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JVISOSKY000
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Re: NINDY and BIMBO
JVISOSKY000   3/19/2014 1:45:59 PM
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Many years ago I worked on a firmware project that took a long time to cross-compile.  So between builds, we'd just make lots of patches.

But management didn't like the sound of 'patch', so when they were around we would refer to them as Program Attribute Transient Corrective Hybridizations (i.e. PATCHes).

;-)



Max The Magnificent
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Re: Banana berries
Max The Magnificent   3/19/2014 12:02:33 PM
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@David Brown: It is a wonderful source of useless information...

As am I LOL

Thanks for the info -- what this really goes to show is that our classifications of things like "fruits" and "herbs" and "vegatables" are all a bit fluffy around the edges.

David Brown
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Re: Banana berries
David Brown   3/19/2014 11:58:55 AM
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Raspberries are aggregates of drupelets (i.e., a bunch of small fruits, each containing a stone or pip).  Strawberries are aggregate accessory fruits (i.e., the "fruit" is not from the normal fruit part of the plant).  Wikipedia has all the details if you are /really/ interested.


I recommend having a look at the Quite Interesting website (qi.com), and watching the TV series if you can get it where you live.  It is a wonderful source of useless information, and very entertaining.

antedeluvian
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Re: Back to the......
antedeluvian   3/19/2014 9:33:18 AM
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Max

I don't think they even went -- I've certainly never seen them there.

ROTFL

Max The Magnificent
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Re: Banana berries
Max The Magnificent   3/19/2014 9:32:35 AM
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@David Brown: ...unlike strawberries and raspberries, which are not actually berries...

Don't leave us hanging -- what are they -- legumes?

 

Max The Magnificent
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Re: Back to the......
Max The Magnificent   3/19/2014 9:30:35 AM
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@antedeluvian: ...maybe they even came back from the future!

I don't think they even went -- I've certainly never seen them there.

David Brown
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Banana berries
David Brown   3/19/2014 5:23:37 AM
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Some more useless trivia about bananas (it's amazing what you can learn from the QI TV show)...

Not only are bananas herbs, but they are also berries (unlike strawberries and raspberries, which are not actually berries).

liverdonor
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not quite the same thing...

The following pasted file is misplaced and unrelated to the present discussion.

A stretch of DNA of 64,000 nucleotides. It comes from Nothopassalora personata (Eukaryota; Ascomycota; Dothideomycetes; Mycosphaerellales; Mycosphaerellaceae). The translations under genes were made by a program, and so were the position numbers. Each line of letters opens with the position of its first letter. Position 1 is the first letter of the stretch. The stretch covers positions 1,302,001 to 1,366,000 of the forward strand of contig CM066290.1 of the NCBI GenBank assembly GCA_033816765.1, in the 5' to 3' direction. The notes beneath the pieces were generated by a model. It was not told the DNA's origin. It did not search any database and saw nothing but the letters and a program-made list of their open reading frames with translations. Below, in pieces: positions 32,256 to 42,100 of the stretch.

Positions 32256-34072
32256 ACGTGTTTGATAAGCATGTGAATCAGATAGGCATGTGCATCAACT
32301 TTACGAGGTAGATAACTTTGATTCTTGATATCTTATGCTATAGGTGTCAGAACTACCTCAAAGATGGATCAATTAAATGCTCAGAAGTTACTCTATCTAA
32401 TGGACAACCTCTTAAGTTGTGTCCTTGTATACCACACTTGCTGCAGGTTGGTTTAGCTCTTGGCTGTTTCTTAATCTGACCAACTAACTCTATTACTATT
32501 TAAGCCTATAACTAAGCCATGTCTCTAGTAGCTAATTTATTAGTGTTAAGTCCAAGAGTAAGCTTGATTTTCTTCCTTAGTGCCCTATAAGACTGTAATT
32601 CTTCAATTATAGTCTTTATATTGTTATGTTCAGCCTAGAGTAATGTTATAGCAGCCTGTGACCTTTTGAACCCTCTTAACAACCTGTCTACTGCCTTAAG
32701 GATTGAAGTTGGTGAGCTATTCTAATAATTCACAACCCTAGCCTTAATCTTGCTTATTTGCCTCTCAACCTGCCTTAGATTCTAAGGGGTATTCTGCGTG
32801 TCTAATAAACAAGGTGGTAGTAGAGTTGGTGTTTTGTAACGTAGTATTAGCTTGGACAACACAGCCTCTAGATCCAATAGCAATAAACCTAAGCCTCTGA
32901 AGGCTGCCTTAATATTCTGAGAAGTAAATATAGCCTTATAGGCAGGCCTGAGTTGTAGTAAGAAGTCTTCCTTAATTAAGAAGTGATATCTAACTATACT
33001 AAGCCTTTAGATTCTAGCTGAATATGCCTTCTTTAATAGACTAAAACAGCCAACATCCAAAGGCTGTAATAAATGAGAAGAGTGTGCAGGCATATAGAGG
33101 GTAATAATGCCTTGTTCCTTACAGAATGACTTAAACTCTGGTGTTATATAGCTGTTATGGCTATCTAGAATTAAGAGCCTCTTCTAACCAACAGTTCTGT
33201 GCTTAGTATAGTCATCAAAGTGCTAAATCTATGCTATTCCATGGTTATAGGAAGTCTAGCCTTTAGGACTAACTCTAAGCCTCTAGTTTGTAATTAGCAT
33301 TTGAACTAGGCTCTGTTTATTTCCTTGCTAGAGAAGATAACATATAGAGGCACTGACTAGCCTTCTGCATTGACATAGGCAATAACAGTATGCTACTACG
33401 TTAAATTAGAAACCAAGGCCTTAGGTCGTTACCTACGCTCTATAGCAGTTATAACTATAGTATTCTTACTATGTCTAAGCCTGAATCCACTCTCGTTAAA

liverdonor   3/18/2014 7:29:46 PM
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...but in a similar vein -  back in the early '80s, I worked for a company that built business equipment, specifically financial document printers.

One of their printers encoded checks with the magnetic ink necessary for proper document handling in those days (it's still around), called the MICR-1.

It was programmable in a simple symbolic language that one of the management referred to, disparaginly, as a "MICR-Mouse language." Unfortunately, it stuck - we programmed the interfaces in "MICR-Mouse" for the rest of the time I was there.

antedeluvian
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Re: Back to the......
antedeluvian   3/18/2014 6:30:58 PM
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Rcurl
 
 
Here's an image of one of the circuit boards from an Imax sound system
 

I went for a job interview at Imax about 25 years ago. The camera PCBs were hand made in someone's garage, IIRC. No silk screen, no solder mask and yet they had been into space and up Everest.

 

They've come a long way- maybe they even came back from the future!

Max The Magnificent
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Re: The Memphis Switch
Max The Magnificent   3/18/2014 6:09:13 PM
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@Betajet: Not "packed", but ready to wash and wear.

You know that everyone is going to be looking out for you now -- right? Maybe you'll get mistaken for me LOL

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As data rates begin to move beyond 25 Gbps channels, new problems arise. Getting to 50 Gbps channels might not be possible with the traditional NRZ (2-level) signaling. PAM4 lets data rates double with only a small increase in channel bandwidth by sending two bits per symbol. But, it brings new measurement and analysis problems. Signal integrity sage Ransom Stephens will explain how PAM4 differs from NRZ and what to expect in design, measurement, and signal analysis.

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